Put simply, non-registered accounts are not registered with the Canadian government, while registered savings plans are. Both types of savings accounts are offered by Canadian banks, mutual fund companies, and financial advisors. Both offer valid reasons to be part of your overall financial savings strategy.
There are different tax implications for each type of account:
- Investment income generated in a non-registered account is subject to tax in the year that income is earned. However, capital gains accumulated in a non-registered account are subject to tax in the year the assets are sold.
- Investment income or capital gains generated in registered accounts, such as an RRSP or a TFSA, are not subject to tax until paid out.
- Contributions to a non-registered account are not tax deductible.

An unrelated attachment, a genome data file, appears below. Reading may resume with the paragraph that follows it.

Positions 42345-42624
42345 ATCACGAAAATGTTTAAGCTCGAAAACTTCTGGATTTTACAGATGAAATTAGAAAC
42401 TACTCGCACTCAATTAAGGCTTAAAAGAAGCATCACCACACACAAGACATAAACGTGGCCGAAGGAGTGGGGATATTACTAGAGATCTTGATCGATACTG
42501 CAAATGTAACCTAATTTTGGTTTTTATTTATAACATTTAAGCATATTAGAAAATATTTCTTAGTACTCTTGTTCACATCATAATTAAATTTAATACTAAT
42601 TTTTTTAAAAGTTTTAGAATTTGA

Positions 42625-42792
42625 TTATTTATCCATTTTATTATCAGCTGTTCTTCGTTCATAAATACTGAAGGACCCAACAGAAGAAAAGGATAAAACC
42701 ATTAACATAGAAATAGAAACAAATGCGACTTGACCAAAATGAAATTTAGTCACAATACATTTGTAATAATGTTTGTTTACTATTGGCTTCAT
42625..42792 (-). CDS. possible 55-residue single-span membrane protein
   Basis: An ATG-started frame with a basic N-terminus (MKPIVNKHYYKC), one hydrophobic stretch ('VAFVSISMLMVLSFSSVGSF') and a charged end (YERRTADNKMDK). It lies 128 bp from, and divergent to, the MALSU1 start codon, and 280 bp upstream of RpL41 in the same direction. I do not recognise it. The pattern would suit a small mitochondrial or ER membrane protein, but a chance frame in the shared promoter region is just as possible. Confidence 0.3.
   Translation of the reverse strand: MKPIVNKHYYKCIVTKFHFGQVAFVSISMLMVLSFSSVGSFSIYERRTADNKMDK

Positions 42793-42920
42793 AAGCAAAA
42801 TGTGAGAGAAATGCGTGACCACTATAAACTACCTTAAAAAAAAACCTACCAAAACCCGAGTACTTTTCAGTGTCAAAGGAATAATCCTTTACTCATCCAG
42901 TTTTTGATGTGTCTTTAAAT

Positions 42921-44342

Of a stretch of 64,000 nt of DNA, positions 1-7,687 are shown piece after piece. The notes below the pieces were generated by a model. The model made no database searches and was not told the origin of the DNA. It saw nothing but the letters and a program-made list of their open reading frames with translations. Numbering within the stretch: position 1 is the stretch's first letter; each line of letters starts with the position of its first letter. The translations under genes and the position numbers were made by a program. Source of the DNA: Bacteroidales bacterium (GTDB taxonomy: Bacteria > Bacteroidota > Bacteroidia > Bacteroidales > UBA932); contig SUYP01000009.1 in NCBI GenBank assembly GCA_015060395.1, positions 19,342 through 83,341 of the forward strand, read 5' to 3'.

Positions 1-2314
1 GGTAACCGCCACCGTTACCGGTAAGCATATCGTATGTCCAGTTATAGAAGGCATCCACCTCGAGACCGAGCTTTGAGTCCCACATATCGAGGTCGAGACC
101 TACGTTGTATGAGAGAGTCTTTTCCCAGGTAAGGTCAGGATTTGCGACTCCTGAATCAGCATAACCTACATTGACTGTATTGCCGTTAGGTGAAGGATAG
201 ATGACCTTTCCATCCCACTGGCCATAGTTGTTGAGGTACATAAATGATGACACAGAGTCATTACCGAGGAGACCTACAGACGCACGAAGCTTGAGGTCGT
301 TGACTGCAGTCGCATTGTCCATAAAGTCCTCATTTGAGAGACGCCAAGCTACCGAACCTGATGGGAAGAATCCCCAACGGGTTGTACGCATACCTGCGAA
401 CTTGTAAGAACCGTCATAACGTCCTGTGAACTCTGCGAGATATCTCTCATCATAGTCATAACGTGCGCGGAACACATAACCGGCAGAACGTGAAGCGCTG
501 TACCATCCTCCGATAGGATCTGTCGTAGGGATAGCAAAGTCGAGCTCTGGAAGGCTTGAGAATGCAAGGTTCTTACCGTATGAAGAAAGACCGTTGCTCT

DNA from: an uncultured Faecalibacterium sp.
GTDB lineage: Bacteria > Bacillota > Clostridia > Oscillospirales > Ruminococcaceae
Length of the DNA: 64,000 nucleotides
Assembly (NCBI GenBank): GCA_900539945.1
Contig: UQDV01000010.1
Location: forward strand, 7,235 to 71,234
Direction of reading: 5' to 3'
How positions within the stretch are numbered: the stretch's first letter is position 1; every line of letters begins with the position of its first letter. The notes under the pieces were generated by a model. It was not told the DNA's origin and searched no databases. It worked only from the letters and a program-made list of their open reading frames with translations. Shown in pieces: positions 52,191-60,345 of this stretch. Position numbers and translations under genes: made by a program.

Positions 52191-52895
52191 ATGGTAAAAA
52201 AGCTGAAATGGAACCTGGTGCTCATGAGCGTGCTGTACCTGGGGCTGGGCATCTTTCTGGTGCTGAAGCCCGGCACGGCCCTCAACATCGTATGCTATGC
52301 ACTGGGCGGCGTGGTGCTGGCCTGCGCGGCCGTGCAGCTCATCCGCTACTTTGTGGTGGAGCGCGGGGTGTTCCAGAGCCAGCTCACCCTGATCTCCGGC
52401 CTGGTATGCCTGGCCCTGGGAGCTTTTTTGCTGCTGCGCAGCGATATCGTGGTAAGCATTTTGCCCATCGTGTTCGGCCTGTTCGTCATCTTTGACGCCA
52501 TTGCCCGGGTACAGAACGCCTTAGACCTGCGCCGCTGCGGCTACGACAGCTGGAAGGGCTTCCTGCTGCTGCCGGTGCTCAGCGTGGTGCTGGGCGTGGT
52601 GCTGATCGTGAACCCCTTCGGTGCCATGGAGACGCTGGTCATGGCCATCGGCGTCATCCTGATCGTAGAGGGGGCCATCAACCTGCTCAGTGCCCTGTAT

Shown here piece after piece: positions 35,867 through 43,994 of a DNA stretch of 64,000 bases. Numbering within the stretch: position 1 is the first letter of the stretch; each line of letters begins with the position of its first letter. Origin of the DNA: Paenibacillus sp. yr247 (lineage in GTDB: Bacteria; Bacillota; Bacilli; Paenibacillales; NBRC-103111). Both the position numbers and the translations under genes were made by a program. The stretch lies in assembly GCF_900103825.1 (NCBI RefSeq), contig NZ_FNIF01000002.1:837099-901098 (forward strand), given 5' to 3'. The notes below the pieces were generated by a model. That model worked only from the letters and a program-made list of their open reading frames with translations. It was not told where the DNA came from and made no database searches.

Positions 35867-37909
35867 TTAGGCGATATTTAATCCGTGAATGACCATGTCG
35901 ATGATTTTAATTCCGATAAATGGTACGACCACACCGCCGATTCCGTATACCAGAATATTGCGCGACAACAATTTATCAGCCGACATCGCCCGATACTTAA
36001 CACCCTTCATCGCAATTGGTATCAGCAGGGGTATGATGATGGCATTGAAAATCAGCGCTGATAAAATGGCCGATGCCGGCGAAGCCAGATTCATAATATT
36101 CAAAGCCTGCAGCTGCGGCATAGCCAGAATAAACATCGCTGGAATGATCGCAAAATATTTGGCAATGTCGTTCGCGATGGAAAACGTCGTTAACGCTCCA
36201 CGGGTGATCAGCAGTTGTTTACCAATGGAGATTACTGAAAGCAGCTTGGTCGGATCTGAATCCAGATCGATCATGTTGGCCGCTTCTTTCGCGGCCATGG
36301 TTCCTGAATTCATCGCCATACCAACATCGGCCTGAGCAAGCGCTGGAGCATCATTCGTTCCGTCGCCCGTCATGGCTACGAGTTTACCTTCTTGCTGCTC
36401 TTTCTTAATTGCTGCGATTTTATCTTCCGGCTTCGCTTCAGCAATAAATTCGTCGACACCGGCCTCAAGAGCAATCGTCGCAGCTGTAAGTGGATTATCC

- Contributions to a TFSA are not tax deductible.
- Contributions to an RRSP are deductible.
- Withdrawals from a non-registered investment account are not taxed.
- Withdrawals from a TFSA are not taxed.
- Withdrawals from an RRSP are taxed.
When are non-registered investments accounts a good idea?
- If you have a lot of money to invest, there are no limits to your contributions to a non-registered account. This makes them a good option if you have maxed out your allowed RRSP or TFSA contributions.
- If you need to withdraw a large sum for a specific reason, no worries. Non-registered accounts have no withdrawal limits.
- Unlike a registered RRSP, there is no upper or lower age limit for contributing to a non-registered investment account, so they could be a good idea if you are below age 18 or older than 71 when you can no longer contribute to your RRSP.
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